History & Heritage
The story of today’s Royal Hospital Chelsea begins over 300 years ago during the reign of King Charles II, whose vision for a home for veteran soldiers was brought to life by Sir Christopher Wren.
Until the 17th Century, the state made no specific provision for old and injured soldiers. Care for the poor and sick was provided by the religious foundations. Most of this provision ended following the dissolution of the monasteries during the reign of King Henry VIII.
In 1681, responding to the need to look after these soldiers, King Charles II (image right) issued a Royal Warrant authorising the building of the Royal Hospital Chelsea to care for those 'broken by age or war'.
Sir Christopher Wren was commissioned to design and erect the building. Sir Stephen Fox was commissioned to secure the funds necessary to progress the build.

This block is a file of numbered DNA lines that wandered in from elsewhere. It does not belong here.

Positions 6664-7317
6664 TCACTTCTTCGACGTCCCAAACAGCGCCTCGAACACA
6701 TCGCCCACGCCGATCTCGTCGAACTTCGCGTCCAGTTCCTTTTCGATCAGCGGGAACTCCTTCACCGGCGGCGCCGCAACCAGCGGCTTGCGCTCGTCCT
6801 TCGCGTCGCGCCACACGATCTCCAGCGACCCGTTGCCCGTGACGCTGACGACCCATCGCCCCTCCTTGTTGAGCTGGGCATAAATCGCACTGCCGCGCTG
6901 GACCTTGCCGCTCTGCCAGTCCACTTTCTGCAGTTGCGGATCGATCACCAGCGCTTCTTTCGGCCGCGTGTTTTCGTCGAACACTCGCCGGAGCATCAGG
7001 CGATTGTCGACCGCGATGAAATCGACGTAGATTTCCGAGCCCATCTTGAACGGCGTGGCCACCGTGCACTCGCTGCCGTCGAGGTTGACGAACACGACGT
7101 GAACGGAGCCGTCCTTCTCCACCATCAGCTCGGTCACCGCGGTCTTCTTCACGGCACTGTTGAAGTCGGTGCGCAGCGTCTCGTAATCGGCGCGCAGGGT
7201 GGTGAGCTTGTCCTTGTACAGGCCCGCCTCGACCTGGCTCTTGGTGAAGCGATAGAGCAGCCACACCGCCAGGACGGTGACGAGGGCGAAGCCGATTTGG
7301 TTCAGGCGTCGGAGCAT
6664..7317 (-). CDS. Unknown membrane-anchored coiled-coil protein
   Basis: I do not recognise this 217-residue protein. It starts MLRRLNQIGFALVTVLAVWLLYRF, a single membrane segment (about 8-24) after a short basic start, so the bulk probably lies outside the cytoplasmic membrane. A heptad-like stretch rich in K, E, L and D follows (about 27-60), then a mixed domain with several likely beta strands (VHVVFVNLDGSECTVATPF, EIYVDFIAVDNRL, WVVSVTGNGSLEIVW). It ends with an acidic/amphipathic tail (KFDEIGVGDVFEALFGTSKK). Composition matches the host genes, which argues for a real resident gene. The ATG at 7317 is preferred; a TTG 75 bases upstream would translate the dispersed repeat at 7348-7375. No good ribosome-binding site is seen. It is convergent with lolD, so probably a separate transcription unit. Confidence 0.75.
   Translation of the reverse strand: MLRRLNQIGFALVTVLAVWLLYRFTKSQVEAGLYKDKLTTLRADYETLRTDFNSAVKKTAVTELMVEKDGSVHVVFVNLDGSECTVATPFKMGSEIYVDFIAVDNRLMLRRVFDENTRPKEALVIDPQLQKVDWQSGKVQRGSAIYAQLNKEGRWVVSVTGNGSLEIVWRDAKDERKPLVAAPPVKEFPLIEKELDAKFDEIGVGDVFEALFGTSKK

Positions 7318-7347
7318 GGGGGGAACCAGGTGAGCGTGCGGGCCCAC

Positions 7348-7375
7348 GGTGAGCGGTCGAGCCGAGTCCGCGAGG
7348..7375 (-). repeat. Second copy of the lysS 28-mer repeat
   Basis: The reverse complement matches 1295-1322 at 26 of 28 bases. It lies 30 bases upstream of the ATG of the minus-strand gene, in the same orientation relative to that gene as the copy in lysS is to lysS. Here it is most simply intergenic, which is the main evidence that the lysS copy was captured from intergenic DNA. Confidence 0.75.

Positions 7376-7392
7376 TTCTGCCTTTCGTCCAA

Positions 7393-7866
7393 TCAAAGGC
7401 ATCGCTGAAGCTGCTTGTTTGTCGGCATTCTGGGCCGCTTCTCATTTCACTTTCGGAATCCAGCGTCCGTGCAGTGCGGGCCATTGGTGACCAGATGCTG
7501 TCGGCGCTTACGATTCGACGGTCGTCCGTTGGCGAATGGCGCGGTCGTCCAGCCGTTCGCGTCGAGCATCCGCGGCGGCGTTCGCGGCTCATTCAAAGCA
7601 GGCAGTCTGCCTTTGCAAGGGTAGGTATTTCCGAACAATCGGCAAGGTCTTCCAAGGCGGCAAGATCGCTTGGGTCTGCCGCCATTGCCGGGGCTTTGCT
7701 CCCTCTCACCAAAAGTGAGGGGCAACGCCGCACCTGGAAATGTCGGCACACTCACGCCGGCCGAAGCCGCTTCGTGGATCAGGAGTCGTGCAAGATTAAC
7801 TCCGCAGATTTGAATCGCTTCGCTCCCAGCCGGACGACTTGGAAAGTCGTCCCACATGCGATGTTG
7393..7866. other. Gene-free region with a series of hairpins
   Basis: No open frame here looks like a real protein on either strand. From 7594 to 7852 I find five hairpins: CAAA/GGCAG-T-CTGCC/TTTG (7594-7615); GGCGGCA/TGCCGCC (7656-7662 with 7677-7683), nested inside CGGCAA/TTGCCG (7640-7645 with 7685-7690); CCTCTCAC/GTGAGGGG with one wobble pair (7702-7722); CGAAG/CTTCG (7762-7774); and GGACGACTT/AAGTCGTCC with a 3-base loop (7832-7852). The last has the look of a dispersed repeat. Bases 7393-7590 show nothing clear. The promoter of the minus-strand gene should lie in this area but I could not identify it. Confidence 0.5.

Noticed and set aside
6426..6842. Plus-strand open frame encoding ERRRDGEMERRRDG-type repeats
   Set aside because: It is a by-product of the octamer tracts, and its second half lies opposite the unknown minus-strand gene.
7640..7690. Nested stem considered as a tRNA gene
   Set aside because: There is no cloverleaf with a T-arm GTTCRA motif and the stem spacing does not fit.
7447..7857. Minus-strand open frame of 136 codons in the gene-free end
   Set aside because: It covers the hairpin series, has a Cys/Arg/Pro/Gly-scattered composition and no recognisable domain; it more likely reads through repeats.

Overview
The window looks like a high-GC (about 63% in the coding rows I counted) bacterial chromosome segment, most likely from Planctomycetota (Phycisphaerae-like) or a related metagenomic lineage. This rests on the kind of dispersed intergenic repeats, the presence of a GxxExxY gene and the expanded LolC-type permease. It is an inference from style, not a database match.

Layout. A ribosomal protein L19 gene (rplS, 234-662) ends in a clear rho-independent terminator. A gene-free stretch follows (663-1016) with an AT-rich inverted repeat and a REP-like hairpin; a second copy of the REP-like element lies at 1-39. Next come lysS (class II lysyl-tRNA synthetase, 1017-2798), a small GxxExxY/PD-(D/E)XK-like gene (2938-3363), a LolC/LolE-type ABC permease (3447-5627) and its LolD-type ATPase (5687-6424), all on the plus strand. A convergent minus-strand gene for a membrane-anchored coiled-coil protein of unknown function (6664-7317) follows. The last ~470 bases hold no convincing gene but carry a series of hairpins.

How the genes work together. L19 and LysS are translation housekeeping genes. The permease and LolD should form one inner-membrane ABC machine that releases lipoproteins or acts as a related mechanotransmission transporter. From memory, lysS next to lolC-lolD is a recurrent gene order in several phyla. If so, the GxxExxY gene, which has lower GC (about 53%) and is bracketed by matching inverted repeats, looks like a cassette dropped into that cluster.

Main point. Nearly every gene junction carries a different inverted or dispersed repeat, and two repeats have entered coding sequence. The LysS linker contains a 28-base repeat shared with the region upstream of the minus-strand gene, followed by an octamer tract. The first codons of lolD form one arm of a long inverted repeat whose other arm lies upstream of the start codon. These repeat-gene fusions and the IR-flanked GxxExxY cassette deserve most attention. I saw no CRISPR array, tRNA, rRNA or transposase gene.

The chosen site, set adjacent to the River Thames in the countryside of Chelsea contained the uncompleted building of the former 'Chelsey College'. In 1692 work was finally completed and the first Chelsea Pensioners were admitted in February 1692 and by the end of March the full complement of 476 were in residence.
But it’s not just the buildings that have survived into modern times. King Charles II’s understanding that the country owes a debt of gratitude to its old soldiers informs the spirit of the Royal Hospital today. The residents of the Royal Hospital, known the world over as Chelsea Pensioners, have all served as ordinary soldiers in the Armed Forces at some point in their lives, and now, in their later years, find a warm welcome amidst the camaraderie and banter of their fellow veterans.
For further information, explore the links below or why not visit our museum?